6 Responses to “Drones: Time to Listen to Larry the Fat Guy”

James Walton, April 10, 2013 at 7:13 am said:

Appreciate you had to skip over the bit about who was and who wasn’t a legitimate target, but boy could Zimbabwe and Iran benefit from a drone or two ASAP….likewise France

There will of course come a time when drones are also in the wrong hands…


Haven Pell, April 10, 2013 at 7:21 am said:

James, I wonder if this is the sentence relevant to your point?

“Curiously, it is apparently okay to use drones – actually the Hellfire missiles fired by drones – against the leaders of groups though not the leaders of countries, but that is another story.”

I have long believed that there was a tacit understanding about not killing heads of state or government for the same reason we have diplomatic immunity — to protect one’s own.

Inevitably, most will have drones. They are surely easier than nukes, and those who want nukes seem generally able to obtain them.


David Fox, April 10, 2013 at 12:21 pm said:

I think you got the drone question right.
I thought Larry Sommers most notable quote was: “In the history of the world, no renter has ever washed a rental car.” Obviously he has never driven the Palmetto Highway when the bugs are in season.


Tim Warburton, April 10, 2013 at 1:13 pm said:

Tim Warburton Well – you really seem to make the case of the efficiency and effectiveness of drones. But I have to say – that the days of flying over some poor country and blasting their fathers and brothers out of the sky will not end well. We should not be doing it except and unless we have declared war. We really have no business knocking individuals off in territories where we are not at war.

The idea that one could justify it based on the efficiency model you so eloquently describe is like saying the ovens were more effective in Germany. It just does not hold up. I am sorry. Efficiency does not equate to principle.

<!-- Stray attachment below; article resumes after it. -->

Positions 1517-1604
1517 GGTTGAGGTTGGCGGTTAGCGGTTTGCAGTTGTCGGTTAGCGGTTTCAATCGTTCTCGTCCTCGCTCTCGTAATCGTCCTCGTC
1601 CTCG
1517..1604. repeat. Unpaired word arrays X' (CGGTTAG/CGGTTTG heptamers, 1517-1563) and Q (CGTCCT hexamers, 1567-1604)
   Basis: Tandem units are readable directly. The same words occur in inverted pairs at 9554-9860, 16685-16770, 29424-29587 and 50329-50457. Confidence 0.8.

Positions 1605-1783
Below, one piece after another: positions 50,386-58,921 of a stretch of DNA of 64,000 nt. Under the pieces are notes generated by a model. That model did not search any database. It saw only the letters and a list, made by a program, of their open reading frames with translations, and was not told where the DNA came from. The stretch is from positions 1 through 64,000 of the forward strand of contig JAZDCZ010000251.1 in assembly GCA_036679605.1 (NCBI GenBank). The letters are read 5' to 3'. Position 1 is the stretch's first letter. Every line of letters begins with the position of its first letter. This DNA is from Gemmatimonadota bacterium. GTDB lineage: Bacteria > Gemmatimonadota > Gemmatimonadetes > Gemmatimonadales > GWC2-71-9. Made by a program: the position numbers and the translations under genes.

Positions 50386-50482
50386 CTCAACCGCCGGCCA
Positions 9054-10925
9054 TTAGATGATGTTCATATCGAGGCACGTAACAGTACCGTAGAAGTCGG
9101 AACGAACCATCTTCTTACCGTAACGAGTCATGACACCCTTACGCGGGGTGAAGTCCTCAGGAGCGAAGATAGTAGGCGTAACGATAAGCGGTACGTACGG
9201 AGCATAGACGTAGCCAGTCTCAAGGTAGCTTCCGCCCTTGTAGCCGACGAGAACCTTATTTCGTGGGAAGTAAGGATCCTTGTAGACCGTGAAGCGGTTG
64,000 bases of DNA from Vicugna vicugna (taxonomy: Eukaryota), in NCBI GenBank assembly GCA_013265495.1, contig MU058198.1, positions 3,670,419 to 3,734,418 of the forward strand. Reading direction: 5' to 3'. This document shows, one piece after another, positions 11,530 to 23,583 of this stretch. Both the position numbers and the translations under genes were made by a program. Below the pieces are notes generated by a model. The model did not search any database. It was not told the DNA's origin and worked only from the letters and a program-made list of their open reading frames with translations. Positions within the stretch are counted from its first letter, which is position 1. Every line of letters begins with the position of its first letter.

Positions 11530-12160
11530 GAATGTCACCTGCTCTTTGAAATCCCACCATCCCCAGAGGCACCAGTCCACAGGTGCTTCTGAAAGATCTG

These are industrial weapons makers moving their public relations machines well out to the front of the argument. I have no doubt some of these people deserve their rightful deaths. Clearly CIA activities through out the world have lent a certain credence to this behavior. Now it is just more direct and overt. It is well known that states have to occasionally take matters into their own hands in order to make a strong point. But the use of drones is public, humiliating, an embarrassment of riches and certainly not sporting. This will come back to haunt our people in ways we cannot yet fathom. Judicious use of force is best used very sparingly.

It is entirely possible that I have missed the real gist of your argument – but polls are not something I am interested in. I am interested in principled people take appropriate stands and leading the polls (the people) to the right conclusions. In this case the obvious dumbness of the results should be indication enough of something being grossly amiss.


Haven Pell, April 10, 2013 at 1:30 pm said:

Tim, you have not missed the point; you have remade it. A better way to make a useful decision is to imagine the question from the ground looking up. Something that one sided meets no test of fairness as anyone who has ever competed would quickly say. I was reporting the cases pro and con not endorsing them. Since we are first out of the box with the technology, we will inadvertently set the standard. Then we will get to see the pointy ends.


Lorelei Kelly, April 10, 2013 at 2:14 pm said:

Our profligate and inadequately explained use of drones is a major strategic failure. If you look at the world we are entering–it is a social capital, reputation based, tech enabled world–hard power is increasingly ineffective, if not counter productive (see Iraq and Afghanistan). Perhaps drones are useful given a solid public explanation (lacking) and a legally described imminent threat–even mistakes like Iraq would be more acceptable if there was a process in place to explain risk and benefit–but the social capital loss and blowback will not be positive. the meta-data for targeting is absurd. Right now, men between 15-70 won’t meet in small groups–just think what that is doing to rural and village level conflict resolution processes. We cannot call ourselves the rule of law nation and continue down this path.